• Unit testability
    • Abstract away you r persistent store, such as with Repository pattern – so you can unit test
    • Encapsulate business logic, such as with Service Layer and Domain Model patterns
    • Extract logic from UI using MVP (Model View Presenter)
    • Use Mock objects
  • Ben will come back to finish the story!

Around 23 attended.

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Since Software is a Business, Architects need to be More than Technologists

Gave talk at Architect Factory, Part Deux today titled Since Software is a Business, Architects need to be More than Technologists. The slide deck can be downloaded here. The most prominent concept/slide follows:

Technology Skills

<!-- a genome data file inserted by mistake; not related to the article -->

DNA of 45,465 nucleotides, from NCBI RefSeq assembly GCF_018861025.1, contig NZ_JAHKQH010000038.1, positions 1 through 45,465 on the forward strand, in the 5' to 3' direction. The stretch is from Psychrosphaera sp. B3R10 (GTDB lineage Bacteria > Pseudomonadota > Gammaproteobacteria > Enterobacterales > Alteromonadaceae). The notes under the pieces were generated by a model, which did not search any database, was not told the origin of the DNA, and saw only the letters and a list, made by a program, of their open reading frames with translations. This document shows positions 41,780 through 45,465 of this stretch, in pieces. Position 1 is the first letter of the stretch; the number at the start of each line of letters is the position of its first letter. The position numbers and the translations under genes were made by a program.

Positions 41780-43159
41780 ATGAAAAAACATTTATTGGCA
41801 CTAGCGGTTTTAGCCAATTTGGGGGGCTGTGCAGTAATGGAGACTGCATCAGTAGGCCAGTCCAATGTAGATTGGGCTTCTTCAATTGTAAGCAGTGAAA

Technology + Communications + Business-Awareness = Influential Architect

The overall event was excellent. It was organized primarily by Bryan Tuttle of CodeRight, a Consulting/Training company. Many thanks to Bryan for a job well done!

December 2010 Boston Azure User Group Meeting Notes

Second meeting of Boston Azure User Group

Guest speakers were Michael Stiefel and Mark Eisenberg

Meeting was held December 3, 2009 at the Microsoft NERD

We opened with Boston Azure Theater, kicking off a few minutes after 6:00.  For around 45 minutes we watched a video of Microsoft Director Manuvir Das’ PDC talk A Lap Around the Windows Azure Platform.

From there, Microsoft’s Mark Eisenberg walked us through a summary of key Windows Azure announcements made at (or right before) the Microsoft PDC in November. The deck Mark used is available BAUG_PDCHighlights. There was a lot of interest in the announcement details and in the pricing model.